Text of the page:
Dianne Feinstein, the five-time senator from California, has died, according to multiple reports. She was 90.
A towering figure in both California and US politics, Feinstein was the longest-serving female senator in US history. Our 2017 feature on the trailblazing Democrat:
People who know Feinstein say the  election has been transformative for her. “Trump injects an entirely new level of outrage,” Orville Schell, director of the Center on US-China Relations at the Asia Society and a longtime Feinstein friend, told me. With the president going after institutions that Feinstein has historically been aligned with—chief among them the intelligence establishment—Schell believes she will find a middle-of-the-road position increasingly untenable.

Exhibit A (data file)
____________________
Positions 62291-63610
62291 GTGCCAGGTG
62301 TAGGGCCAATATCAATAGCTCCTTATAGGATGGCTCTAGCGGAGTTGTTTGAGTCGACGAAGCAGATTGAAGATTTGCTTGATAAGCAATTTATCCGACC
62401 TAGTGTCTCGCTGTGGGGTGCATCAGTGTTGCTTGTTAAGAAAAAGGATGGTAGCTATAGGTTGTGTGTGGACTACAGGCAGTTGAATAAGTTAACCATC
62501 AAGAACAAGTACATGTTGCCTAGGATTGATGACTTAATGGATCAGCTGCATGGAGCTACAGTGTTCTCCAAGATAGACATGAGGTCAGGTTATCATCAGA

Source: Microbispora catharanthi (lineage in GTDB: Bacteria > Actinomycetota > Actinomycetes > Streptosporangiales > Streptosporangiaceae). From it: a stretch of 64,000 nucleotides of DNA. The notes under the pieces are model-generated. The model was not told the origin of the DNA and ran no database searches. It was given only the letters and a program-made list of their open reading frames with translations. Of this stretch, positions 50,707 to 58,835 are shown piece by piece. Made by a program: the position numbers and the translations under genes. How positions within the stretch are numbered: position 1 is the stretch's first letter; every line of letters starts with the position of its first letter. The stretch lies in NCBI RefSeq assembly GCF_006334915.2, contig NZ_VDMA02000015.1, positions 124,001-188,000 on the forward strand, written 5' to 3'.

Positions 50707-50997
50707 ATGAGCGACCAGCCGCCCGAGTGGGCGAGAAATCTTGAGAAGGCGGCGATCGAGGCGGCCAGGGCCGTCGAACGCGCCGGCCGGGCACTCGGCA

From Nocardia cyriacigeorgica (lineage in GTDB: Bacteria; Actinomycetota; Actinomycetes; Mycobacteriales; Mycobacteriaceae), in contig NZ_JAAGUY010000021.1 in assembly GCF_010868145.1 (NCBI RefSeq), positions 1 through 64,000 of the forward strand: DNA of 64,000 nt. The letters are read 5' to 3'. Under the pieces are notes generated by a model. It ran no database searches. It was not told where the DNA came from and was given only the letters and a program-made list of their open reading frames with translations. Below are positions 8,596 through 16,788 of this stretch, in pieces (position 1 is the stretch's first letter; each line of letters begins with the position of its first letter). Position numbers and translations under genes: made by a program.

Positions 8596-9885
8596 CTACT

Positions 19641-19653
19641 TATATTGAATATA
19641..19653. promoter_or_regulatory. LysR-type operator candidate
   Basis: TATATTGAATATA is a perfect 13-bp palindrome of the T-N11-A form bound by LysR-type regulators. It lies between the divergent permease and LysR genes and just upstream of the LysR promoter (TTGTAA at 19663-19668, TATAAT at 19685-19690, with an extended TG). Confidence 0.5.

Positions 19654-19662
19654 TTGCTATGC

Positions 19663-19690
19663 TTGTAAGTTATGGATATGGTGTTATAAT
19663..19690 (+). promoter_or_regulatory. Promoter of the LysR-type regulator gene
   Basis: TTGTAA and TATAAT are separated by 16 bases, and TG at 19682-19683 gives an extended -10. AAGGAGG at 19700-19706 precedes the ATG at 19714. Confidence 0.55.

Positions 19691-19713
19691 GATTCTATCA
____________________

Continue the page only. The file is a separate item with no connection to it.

“Dianne is like the canary in the mine shaft,” he says. “The last bastion of bridge building in the Senate may be giving up.”
But burning a few bridges may also be the only way for Feinstein to survive politically. Nearly a quarter century into her Senate career, she has remained popular with voters, who reelected her in 2012 with a 62.5 percent majority. But progressive Democrats have been frustrated with her old-school style and steadfast defense of the security state.